Isabelle Micallef Bonello is Executive Consultant at Corporate ID Group
2020 proved to be a warm-up year for digitalisation across all spheres of society and economy.
From home schooling to teleworking to interacting with our older family members to purchasing our daily needs, technology has been the tool that enabled us to wither the discomforts of the pandemic and adopt to a new norm.
Digital adoption went from mere online presence a few years ago to full technology intensity, that is the rate at which technology permeates the processes of a business covering all areas from procurement to the selling experience to aftersales. Although Covid-19 put new investments on hold, evidence shows that expenditure on ICT last year has soared. There is now a sense of urgency to deploy technological tools to grow a market share in a challenging consumer environment.
Today’s use of technology is about solving complex problems, create new business models, and reaching untapped markets. The increase in use of technology is confirmed by the sales of hardware and services, including software as a service (SAAS) applications such as cloud computing, AI and IoT applications. As Microsoft CEO Satya Nadella put it, two years of digital transformation has been achieved in two months.
Considering that it takes sixty-six days to form new habits, it is unsurprising that business leaders feel that they are in a new normality after months with the Covid-19 situation. The changes in consumer behaviour and the new ways of conducting business, learning, and working demand a change in enterprise practices too. For most companies responding to these shifts required an investment in digitalisation, even if investing is a hard decision in times of uncertainty.
Surveys pointed towards a general negative business sentiment last year, but the resilient entrepreneurial spirit of the Maltese business community persists. The rate of borrowing by local businesses in the last few months illustrates the confidence of local businesses to invest in the future. Over €340 million where guaranteed to local businesses by the Malta Development Bank, while the rate of unemployment in Malta remained relatively low throughout the year as businesses leveraged on the assistance provided by Government and sought to break even with limited redundancies.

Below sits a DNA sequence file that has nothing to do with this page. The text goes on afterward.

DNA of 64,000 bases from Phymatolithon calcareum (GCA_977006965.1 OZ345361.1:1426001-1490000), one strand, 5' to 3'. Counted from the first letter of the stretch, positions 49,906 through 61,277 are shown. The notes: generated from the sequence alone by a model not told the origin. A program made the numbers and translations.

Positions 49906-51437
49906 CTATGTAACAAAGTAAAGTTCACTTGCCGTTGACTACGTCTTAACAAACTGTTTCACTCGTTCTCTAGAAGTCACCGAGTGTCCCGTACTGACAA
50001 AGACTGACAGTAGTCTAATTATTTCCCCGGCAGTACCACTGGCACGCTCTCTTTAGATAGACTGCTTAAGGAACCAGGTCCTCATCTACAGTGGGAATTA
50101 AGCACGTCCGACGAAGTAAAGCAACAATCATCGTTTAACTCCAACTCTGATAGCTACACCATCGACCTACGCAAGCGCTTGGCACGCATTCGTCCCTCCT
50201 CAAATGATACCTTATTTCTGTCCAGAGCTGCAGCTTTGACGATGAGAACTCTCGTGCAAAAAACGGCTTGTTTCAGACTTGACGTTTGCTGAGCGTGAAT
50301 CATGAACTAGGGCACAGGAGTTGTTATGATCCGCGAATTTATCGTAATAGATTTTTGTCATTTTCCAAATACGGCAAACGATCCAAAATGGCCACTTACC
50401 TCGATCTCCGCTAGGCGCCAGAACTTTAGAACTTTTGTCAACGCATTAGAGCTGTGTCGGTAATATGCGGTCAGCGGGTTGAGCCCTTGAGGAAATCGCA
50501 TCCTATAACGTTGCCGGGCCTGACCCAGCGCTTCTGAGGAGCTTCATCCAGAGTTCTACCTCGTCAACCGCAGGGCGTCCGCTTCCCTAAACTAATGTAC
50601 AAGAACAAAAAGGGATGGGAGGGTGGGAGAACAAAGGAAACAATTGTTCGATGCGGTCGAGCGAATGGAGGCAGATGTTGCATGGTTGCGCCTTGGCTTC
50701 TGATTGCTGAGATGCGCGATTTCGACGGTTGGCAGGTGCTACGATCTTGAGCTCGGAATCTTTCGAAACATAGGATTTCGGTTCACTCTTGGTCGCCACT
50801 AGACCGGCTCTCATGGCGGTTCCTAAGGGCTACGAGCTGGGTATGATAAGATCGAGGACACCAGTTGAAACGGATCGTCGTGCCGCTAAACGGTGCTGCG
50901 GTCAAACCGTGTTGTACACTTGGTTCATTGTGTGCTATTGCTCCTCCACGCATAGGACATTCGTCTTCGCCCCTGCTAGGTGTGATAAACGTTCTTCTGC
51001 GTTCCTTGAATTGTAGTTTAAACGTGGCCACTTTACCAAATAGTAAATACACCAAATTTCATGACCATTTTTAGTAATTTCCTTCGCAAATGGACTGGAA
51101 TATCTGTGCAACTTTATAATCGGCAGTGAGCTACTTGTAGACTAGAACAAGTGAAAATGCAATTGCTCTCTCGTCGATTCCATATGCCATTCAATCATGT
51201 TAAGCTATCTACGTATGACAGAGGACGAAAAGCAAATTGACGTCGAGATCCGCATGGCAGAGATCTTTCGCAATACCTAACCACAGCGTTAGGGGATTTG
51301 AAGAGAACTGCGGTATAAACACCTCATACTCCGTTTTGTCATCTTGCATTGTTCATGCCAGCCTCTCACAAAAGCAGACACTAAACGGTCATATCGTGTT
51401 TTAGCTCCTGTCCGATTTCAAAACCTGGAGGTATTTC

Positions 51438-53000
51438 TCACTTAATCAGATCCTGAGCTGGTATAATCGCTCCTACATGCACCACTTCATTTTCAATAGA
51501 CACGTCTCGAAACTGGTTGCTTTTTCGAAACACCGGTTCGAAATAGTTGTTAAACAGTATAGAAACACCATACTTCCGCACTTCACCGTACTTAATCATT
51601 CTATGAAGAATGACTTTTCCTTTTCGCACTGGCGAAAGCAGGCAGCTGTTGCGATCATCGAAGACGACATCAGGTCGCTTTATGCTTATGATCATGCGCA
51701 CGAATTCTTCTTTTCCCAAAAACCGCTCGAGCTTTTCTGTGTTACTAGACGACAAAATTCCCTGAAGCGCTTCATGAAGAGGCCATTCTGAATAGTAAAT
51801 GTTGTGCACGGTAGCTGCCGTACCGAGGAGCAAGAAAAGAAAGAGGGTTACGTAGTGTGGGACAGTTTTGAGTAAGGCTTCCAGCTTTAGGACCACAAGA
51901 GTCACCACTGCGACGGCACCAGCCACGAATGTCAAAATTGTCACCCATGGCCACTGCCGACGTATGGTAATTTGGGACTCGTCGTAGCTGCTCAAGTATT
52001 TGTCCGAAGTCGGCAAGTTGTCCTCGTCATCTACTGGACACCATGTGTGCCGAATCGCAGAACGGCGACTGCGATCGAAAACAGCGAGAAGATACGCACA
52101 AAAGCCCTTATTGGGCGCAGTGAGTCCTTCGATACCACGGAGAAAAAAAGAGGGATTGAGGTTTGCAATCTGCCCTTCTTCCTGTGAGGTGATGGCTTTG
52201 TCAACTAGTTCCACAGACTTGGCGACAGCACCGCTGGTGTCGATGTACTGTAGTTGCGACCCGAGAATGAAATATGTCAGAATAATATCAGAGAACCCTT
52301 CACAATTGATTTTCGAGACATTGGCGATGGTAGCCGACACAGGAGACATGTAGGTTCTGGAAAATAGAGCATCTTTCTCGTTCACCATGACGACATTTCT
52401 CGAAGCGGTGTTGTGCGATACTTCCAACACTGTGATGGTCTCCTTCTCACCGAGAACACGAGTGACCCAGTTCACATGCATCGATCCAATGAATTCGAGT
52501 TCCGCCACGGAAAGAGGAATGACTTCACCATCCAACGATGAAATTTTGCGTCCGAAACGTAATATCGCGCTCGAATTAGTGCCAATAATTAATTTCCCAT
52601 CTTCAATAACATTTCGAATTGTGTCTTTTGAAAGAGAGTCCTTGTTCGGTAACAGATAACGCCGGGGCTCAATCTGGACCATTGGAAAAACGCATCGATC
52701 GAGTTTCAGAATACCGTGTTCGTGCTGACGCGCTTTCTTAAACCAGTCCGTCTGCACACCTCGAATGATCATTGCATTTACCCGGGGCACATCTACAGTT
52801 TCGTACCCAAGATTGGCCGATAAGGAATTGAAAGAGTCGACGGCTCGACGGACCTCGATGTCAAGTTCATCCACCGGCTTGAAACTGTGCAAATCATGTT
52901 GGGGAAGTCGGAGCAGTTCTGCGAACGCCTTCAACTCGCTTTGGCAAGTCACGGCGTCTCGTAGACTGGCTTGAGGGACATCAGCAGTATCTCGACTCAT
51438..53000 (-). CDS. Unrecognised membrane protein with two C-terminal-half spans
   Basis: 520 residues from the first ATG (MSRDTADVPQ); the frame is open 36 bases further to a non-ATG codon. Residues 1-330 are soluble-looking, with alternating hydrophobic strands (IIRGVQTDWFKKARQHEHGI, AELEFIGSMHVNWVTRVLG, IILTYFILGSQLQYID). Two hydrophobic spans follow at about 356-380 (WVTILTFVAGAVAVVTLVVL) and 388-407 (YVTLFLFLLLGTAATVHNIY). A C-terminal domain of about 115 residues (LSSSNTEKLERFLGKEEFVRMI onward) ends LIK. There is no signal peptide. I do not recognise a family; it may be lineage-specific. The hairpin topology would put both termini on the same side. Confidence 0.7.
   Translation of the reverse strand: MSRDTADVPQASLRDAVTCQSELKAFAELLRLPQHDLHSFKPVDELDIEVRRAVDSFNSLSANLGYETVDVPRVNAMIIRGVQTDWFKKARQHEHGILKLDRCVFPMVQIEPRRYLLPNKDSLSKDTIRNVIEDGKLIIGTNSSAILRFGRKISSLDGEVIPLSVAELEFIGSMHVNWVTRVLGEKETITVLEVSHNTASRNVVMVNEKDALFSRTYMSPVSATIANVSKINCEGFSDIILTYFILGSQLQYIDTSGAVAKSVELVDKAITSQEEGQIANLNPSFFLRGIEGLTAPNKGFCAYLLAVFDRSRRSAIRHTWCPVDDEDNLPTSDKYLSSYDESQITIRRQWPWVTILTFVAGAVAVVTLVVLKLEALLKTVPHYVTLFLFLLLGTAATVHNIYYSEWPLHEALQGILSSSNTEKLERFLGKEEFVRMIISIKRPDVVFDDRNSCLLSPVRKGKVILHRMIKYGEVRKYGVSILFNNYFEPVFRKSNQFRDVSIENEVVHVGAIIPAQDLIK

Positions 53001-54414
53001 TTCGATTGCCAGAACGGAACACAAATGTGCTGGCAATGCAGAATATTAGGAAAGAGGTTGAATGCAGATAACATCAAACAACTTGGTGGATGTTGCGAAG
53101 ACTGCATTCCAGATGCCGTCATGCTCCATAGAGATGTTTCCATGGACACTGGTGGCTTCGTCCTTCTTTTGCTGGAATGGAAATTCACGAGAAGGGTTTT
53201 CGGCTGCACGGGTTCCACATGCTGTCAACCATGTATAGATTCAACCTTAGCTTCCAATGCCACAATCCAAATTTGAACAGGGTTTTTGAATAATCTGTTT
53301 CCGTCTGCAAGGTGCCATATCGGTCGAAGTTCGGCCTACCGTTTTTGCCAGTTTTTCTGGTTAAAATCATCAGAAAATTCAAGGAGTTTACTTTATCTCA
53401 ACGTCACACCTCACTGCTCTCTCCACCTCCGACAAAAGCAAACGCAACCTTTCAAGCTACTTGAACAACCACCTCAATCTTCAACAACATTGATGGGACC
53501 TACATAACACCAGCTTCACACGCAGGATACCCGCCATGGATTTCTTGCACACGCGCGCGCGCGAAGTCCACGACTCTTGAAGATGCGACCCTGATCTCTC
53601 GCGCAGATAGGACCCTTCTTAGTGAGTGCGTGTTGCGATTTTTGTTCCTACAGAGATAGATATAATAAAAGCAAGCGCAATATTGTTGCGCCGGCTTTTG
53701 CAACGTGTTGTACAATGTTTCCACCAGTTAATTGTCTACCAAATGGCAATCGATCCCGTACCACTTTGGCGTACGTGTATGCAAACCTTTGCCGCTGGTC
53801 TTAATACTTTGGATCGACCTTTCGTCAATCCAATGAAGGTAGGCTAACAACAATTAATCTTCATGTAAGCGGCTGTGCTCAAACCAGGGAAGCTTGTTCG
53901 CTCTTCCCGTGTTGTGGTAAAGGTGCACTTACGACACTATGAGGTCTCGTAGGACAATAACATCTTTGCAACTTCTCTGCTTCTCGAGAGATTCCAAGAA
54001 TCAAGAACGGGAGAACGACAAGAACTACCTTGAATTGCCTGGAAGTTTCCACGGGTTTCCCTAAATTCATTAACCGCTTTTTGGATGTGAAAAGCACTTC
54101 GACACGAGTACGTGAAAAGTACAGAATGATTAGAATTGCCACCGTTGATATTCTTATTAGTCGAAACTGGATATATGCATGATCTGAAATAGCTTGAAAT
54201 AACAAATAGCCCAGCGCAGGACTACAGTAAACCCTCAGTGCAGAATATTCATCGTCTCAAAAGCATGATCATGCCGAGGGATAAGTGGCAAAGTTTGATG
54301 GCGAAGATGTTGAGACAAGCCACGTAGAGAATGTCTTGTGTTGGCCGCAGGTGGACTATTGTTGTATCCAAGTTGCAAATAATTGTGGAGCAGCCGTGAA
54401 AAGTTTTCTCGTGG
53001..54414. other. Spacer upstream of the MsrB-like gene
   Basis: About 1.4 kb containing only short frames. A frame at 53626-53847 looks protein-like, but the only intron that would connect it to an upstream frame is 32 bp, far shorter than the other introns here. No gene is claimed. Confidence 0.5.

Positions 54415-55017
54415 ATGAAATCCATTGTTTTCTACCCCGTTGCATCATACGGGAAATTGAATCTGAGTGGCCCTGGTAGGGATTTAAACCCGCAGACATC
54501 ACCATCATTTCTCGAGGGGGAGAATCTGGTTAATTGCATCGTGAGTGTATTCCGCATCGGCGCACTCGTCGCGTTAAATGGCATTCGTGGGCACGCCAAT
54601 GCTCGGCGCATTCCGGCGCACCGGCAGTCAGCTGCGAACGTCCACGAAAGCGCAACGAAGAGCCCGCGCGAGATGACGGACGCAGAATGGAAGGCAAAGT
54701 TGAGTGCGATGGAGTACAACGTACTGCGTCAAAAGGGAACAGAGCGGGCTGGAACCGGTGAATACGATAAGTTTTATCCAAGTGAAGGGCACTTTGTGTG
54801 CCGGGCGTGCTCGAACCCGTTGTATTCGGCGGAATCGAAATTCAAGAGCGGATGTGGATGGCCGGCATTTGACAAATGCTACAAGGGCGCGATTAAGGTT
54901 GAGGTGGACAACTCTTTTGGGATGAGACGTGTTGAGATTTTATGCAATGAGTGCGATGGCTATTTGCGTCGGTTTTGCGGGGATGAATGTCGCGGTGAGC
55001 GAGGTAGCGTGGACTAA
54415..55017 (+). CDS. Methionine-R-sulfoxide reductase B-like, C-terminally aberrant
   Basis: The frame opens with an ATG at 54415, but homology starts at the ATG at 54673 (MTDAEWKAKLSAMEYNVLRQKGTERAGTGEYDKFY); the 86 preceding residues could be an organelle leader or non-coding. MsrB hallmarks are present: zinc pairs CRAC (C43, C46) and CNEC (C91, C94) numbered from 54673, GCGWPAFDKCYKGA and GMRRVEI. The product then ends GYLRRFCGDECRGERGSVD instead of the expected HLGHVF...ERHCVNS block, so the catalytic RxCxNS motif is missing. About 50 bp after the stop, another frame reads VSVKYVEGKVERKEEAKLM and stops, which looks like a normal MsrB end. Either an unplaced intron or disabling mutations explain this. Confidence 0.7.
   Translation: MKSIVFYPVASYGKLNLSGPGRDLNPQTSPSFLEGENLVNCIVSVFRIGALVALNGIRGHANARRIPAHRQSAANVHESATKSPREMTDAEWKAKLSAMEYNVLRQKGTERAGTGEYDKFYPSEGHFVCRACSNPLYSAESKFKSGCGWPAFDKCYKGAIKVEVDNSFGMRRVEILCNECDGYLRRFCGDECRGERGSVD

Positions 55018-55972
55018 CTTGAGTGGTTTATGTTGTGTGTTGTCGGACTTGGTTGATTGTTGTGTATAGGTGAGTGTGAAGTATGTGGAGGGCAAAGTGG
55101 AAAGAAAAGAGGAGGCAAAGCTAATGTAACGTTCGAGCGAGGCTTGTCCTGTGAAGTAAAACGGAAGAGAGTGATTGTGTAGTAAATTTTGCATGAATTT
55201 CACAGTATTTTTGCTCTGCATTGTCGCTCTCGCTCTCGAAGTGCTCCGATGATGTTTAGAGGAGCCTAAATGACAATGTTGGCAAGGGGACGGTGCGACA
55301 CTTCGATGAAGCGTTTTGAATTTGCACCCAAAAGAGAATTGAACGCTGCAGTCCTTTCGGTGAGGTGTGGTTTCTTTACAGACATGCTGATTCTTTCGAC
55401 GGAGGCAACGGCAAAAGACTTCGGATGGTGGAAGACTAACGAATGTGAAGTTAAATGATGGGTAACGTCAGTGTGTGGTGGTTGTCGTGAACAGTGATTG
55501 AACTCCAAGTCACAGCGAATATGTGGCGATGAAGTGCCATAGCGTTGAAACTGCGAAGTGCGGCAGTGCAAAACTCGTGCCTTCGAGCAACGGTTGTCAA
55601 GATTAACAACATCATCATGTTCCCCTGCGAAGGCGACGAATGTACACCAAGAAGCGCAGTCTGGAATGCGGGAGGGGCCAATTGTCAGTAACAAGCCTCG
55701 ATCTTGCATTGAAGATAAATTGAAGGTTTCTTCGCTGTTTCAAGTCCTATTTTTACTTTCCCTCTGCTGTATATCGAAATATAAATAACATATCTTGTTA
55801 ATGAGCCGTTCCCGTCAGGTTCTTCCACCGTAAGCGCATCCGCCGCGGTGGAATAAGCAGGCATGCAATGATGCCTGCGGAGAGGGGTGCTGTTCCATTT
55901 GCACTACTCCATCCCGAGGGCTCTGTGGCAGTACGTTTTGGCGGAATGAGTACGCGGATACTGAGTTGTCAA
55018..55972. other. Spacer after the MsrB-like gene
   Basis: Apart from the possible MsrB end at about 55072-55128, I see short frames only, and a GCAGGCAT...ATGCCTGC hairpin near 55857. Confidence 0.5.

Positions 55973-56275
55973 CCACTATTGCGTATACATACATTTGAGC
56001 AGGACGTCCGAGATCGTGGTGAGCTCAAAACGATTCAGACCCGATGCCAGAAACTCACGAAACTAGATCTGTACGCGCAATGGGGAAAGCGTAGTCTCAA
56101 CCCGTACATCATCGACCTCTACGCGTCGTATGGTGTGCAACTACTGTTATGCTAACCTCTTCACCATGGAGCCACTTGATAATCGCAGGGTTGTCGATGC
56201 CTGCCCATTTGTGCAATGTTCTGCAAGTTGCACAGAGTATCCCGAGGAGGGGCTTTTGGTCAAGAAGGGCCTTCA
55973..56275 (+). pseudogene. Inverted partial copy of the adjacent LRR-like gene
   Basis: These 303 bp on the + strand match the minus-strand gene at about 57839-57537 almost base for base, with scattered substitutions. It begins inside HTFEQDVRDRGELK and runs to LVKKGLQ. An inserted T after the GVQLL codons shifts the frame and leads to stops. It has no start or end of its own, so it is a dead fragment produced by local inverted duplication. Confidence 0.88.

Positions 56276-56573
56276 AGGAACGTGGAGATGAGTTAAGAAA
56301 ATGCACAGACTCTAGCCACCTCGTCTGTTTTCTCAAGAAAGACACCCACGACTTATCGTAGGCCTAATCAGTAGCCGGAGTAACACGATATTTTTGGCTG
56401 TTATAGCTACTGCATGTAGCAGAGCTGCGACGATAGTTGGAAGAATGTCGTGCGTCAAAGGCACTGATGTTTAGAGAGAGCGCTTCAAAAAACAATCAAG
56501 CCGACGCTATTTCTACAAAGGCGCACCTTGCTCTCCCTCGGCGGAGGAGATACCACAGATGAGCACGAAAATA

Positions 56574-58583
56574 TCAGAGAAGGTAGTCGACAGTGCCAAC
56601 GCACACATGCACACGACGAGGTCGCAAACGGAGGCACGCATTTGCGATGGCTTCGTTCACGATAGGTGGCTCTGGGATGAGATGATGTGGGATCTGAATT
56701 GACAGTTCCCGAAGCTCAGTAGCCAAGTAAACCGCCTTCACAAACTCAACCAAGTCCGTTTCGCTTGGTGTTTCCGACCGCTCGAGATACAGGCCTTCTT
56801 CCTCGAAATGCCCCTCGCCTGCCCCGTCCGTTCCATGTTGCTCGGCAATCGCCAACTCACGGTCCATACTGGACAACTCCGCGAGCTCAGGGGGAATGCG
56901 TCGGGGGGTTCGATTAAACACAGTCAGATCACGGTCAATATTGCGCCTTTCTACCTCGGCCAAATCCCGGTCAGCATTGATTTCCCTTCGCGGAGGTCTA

The agility of the constituted bodies and the ongoing dialogue with government resulted in a support scheme which helped the local business community step up the digitalisation process. The Business Re-engineering Scheme launched by Malta Chamber and Malta Enterprise offers up to €5,000 to cover consultancy services that improve operations through the application of technology for increased efficiency including the reduction of environmental impact. Digitalisation also came to the fore in the new EU budget which prioritises the adoption of green practices and the adoption of technology.
The ubiquitous use of technology has increased the demand for digital and other skills. Job descriptions are changing as employees and new recruits need to be equipped with the right skills to work alongside technology-enabled applications. Although there is often the fear that the extended use of technology will result in redundancies, experience shows that digitalisation opens new revenue opportunities and a smarter way of doing business, leading to the need of reskilling – often upskilling – of the workforce.
The OECD estimates that one-third of the global workforce will need re-skilling in the next 10 years. Most primary school children today will likely take up jobs that do not even exist yet. The solution to keep up with this challenge lies in a nation’s education system. The formal education system has the task of providing a constant supply of ICT graduates while continuously steering the awareness of the needs of tomorrow, including the perennial challenge of attracting students to STEM subjects which are calculated to be needed by one-fourth of the jobs in the near future. This output must be complimented by the efforts of the ICT industry and its private certification providers who are key to the acquisition of on-the-job skills and re-skilling of our workforce. While formal education provides the platform of tertiary education and vocational graduates, the private industry educational system is key to the continuous upskilling of employees.
Learning on the job and adult education are key success factors not only for the employee’s career progression, but also for the country to remain attractive for investment in new high value-added sectors. While soft-skills such as critical and creative thinking, socio-behavioural skills, decision-making, and leadership remain crucial the readiness to upskill and the agility to adopt to a new job description are increasingly important as the use of artificial intelligence and robotics gains momentum across all economic sectors.
The availability of the right skills and the readiness of the workforce to upskill is even more pertinent in an island economy highly reliant on foreign investment and the hospitality industry. The agility of our workforce to adopt to seize new opportunities will be key in a new norm driven by smarter technology-enabled solutions.
The new year offers an opportunity to use our energy and positive attitude to craft a future beyond the pandemic. Technology facilitated trade was often a lifeline to the business community during the crisis, and a robust digital transformation now promises to spearhead Malta into the new decade of better socio-economic wellbeing, higher sustainability standards in business operations; stronger communities including the vulnerable pockets of society; and a renewed sense of purpose for our corporate landscape.